While sports concussions have gained national attention over the past several years, many parents and young athletes remain unaware of or confused by the facts. Hopefully today’s blog will increase understanding of what the sports medicine community now knows about concussion.
Fact: 3.8 million concussions are seen in the ER every year … a number that has doubled since 2002. This is, in part, due to the growth of sports programs, but may also reflect an increased awareness of the dangers of concussion injuries.
Fact: 5-10% of all athletes will experience at least one concussion during their sports’ season.
Fact: Only 25-30% of concussions occur during practice; the vast majority occur during actual competitive play.
Fact: Less than 10% of all concussions involve a loss of consciousness. Many are simply reported as feeling temporarily ‘dazed’. For men, football poses the greatest risk of head injury (75%) with an average of 900-1500 blows to the head per season. This is followed by ice hockey and men’s lacrosse. For women, soccer accounts for the most injuries, followed by lacrosse and basketball.
Fact: Women are two times more likely than men to sustain a concussion, with more symptoms and a slower recovery rate. This may be, in part, due to the impact speeds at the point of contact. A boxers punch packs about 20 mph of impact speed, a standing tackle about 25 mph, and a soccer ball nearly 70 mph when headed. Since soccer participation is higher in females, it may explain the higher injury rate and increased severity.
Fact: Age matters. The brain is not fully mature until an athlete’s mid-twenties. Severe or repetitive injuries in youth may disrupt normal brain development, especially in the frontal lobe which is the most common location of concussive brain injury. The frontal lobe controls impulse and judgment as well as problem solving. The result may be risk taking behaviors that endanger the athlete. The frontal lobe also controls social initiation and response, making it difficult for the student to make or sustain friendships or other long lasting relationships. Finally, the frontal lobe controls emotions. Serious or repetitive head injuries may result in anxiety or severe depression. In fact, a recent study demonstrated a 3 times greater risk for suicide among athletes who sustained a concussion.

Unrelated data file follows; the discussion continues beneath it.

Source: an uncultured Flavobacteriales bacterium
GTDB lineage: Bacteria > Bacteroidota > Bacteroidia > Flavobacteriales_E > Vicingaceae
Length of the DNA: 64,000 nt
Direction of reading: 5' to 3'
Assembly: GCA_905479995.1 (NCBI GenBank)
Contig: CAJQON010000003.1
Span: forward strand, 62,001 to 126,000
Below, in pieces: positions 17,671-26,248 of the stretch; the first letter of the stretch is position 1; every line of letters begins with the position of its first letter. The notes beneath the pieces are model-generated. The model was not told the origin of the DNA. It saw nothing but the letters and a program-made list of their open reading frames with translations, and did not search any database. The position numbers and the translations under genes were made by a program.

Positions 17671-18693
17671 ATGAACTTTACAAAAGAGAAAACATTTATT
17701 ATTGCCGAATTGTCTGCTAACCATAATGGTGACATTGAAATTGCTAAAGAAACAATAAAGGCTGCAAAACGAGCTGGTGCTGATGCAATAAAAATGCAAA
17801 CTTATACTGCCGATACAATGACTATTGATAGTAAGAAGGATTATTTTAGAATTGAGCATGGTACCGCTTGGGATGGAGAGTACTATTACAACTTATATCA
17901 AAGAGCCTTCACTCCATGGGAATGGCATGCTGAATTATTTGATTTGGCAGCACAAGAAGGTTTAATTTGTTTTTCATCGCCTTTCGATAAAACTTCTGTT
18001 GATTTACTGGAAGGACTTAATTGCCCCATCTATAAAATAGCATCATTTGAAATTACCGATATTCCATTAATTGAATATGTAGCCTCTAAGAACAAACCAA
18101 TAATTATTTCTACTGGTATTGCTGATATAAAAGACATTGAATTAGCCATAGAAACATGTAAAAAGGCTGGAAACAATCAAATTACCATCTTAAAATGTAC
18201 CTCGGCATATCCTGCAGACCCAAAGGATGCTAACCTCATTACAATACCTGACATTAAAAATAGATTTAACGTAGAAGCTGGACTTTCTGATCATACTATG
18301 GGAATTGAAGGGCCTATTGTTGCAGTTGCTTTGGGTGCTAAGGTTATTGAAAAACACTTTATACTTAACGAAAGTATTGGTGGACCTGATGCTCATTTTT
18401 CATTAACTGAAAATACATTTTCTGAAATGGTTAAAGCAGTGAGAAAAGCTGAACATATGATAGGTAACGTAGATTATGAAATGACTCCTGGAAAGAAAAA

Concussion is not an innocent or ‘minor’ diagnosis, it is a brain injury and should be recognized as such by both the athlete, his/her coaches and trainers, teachers and parents. Here are some tips for concussion care:
DO get baseline concussion testing at the start of each sports season. This will help coaches and trainers evaluate subtle changes after an injury.
DO take a time out from play for a sideline evaluation after a blow to the head, even if the effects lasted only a few seconds.
DO return to play prudently … most often following a stepped program that monitors exacerbation of symptoms during periods of progressive aerobic and anaerobic exercise. Follow the recommended program, even if it takes you out of play.
DO monitor your child or student(s) after a concussive injury to watch for the telltale signs of more permanent and serious impairment, such as increasing isolation from friends, lack of interest in hobbies, deteriorating grades or ongoing complaints of headache or malaise. Symptoms may be subtle, and easily missed, and may take weeks to months to recognize.
DO seek the help of an expert if you or your child sustain a concussion, or experience symptoms that are slow to resolve.
Marar, M; McIlvain NM; Fields SK; ComstockRD: Epidemiology of Concussions among US high School Athletes in 20 sports; Am J or Sports Medicine 2012, Apr 40 (4), pp 747-55
Centers for Disease Control, 2012 Report of US Injury Surveillance System
Fralik, M; Thiruchelvam, D et al: Risk of Suicide after a Concussion; Canadian Medical Association Journal 2016, Online Feb.